Cell Care analyses the number of stem cells in every cord blood sample. Occasionally there will be less stem cells than expected. In this case, if the cell count exceeds our minimum benchmark you will be given the option to decide whether you wish to continue storage of the sample.
Cord blood and tissue collection is not affected by your method of delivery. The collection takes place once your baby is born and the umbilical cord has been cut and clamped.
If you are having a caesarean delivery, our collection pack is entirely sterile and suitable for use in theatre.
Premature birth is not an issue unless your baby is born at earlier than 34 weeks gestation. Deliveries earlier than this generally result in a smaller baby and therefore a smaller placenta, and this normally does not allow for a adequate collection of cord blood. Cell Care may collect prior to 34 weeks gestation, following written approval from your healthcare provider.
Cell Care's standard procedure is to continue storage of cord blood if a bacterial contamination is contracted. Contamination of stem cell products (either cord blood, bone marrow or peripheral blood) is not a contraindication to storage, and samples can be used for transplantation together with antibiotics. If the sample be needed for use, the treating physician will be informed of the contamination, and the antibiotic sensitivities of the organism. This process is in line with FACT/Netcord Standard's.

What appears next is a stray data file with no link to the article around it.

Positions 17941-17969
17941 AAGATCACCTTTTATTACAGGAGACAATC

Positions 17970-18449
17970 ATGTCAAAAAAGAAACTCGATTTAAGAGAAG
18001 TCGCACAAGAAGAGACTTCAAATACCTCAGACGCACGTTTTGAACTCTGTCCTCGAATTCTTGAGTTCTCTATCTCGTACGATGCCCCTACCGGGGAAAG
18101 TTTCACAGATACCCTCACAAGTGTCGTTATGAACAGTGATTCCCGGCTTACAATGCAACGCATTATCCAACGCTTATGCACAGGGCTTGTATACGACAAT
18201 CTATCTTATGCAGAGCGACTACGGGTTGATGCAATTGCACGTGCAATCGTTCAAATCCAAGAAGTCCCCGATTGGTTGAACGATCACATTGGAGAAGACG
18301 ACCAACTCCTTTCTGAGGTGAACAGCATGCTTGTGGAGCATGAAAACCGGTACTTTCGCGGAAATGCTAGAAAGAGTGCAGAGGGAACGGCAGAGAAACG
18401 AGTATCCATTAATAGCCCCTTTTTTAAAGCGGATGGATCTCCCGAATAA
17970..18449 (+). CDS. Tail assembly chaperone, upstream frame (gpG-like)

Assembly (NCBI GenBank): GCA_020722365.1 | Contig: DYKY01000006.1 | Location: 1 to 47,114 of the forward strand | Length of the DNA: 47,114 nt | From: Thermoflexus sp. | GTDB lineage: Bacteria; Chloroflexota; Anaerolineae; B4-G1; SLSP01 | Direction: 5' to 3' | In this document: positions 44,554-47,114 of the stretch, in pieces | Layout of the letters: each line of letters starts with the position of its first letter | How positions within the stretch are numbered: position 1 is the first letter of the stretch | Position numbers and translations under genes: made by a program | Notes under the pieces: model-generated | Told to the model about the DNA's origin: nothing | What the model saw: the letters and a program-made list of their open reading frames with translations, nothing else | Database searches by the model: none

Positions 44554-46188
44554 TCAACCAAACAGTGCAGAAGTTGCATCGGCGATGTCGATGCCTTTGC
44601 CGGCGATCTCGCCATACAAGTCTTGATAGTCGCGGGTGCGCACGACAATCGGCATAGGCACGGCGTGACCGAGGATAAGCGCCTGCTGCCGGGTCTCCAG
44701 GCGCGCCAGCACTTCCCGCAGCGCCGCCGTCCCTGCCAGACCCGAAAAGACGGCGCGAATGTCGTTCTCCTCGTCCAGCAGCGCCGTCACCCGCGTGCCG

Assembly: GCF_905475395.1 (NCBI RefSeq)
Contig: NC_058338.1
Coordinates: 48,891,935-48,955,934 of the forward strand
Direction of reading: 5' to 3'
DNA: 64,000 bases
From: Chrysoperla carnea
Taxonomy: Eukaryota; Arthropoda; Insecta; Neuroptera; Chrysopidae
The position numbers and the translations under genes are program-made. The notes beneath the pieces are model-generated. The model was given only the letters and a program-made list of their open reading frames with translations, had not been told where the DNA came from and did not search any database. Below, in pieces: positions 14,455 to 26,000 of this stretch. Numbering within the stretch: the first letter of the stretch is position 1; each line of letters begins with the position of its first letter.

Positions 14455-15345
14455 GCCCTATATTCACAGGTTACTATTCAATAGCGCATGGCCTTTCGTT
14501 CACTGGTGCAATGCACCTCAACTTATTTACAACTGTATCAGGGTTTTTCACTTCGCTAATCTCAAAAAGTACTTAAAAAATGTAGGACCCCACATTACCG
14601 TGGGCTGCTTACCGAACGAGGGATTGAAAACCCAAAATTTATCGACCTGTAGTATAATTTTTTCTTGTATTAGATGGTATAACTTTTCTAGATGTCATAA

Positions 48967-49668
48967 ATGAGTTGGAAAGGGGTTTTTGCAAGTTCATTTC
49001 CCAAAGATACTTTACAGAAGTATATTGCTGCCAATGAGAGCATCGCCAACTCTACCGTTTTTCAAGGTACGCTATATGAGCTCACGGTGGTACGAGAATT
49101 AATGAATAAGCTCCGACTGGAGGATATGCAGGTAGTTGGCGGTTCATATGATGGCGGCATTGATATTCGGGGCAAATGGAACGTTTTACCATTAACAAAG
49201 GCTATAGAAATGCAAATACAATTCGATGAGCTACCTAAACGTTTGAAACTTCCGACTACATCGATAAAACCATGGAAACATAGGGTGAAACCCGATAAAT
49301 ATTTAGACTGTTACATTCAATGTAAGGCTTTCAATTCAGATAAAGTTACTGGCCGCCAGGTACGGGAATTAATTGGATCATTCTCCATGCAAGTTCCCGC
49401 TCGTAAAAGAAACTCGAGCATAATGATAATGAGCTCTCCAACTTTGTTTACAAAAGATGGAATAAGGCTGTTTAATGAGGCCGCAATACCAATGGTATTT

No. Once you register with Cell Care you will receive a collection pack containing everything that your lead maternity carer, obstetrician or midwife will need to collect your baby's cord blood and tissue. You just need to remember to take the pack with you to the birth centre when you go in to have your baby.
Hospital staff do not perform the cord blood and tissue collection. If your LMC is part of the hospital team, please let us know.
Cell Care transports from most regional birthing centres. This can usually be achieved in less than 24 hours.